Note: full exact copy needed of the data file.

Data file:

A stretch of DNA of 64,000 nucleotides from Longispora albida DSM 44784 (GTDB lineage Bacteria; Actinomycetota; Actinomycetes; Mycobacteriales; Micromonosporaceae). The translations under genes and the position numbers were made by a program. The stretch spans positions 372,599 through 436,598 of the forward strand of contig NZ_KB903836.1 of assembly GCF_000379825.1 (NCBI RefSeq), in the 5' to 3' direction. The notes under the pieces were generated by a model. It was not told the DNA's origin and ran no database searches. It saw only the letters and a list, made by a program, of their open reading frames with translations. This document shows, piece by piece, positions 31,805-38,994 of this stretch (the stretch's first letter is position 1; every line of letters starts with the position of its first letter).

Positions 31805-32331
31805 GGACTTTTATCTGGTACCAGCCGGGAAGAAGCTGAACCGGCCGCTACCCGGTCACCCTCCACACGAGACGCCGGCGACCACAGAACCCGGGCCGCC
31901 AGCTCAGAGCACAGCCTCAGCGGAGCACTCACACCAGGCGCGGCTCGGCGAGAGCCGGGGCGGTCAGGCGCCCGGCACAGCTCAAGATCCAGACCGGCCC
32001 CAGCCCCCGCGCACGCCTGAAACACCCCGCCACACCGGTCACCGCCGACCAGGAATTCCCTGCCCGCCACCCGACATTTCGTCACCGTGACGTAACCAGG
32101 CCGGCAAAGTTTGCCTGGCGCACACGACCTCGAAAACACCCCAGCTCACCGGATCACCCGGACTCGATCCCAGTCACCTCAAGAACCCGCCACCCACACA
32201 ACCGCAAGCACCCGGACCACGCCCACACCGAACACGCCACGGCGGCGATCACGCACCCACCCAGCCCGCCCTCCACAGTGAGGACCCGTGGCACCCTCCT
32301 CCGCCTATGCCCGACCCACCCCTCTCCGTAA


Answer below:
A stretch of DNA of 64,000 nucleotides from Longispora albida DSM 44784 (GTDB lineage Bacteria; Actinomycetota; Actinomycetes; Mycobacteriales; Micromonosporaceae). The translations under genes and the position numbers were made by a program. The stretch spans positions 372,599 through 436,598 of the forward strand of contig NZ_KB903836.1 of assembly GCF_000379825.1 (NCBI RefSeq), in the 5' to 3' direction. The notes under the pieces were generated by a model. It was not told the DNA's origin and ran no database searches. It saw only the letters and a list, made by a program, of their open reading frames with translations. This document shows, piece by piece, positions 31,805-38,994 of this stretch (the stretch's first letter is position 1; every line of letters starts with the position of its first letter).

Positions 31805-32331
31805 GGACTTTTATCTGGTACCAGCCGGGAAGAAGCTGAACCGGCCGCTACCCGGTCACCCTCCACACGAGACGCCGGCGACCACAGAACCCGGGCCGCC
31901 AGCTCAGAGCACAGCCTCAGCGGAGCACTCACACCAGGCGCGGCTCGGCGAGAGCCGGGGCGGTCAGGCGCCCGGCACAGCTCAAGATCCAGACCGGCCC
32001 CAGCCCCCGCGCACGCCTGAAACACCCCGCCACACCGGTCACCGCCGACCAGGAATTCCCTGCCCGCCACCCGACATTTCGTCACCGTGACGTAACCAGG
32101 CCGGCAAAGTTTGCCTGGCGCACACGACCTCGAAAACACCCCAGCTCACCGGATCACCCGGACTCGATCCCAGTCACCTCAAGAACCCGCCACCCACACA
32201 ACCGCAAGCACCCGGACCACGCCCACACCGAACACGCCACGGCGGCGATCACGCACCCACCCAGCCCGCCCTCCACAGTGAGGACCCGTGGCACCCTCCT
32301 CCGCCTATGCCCGACCCACCCCTCTCCGTAA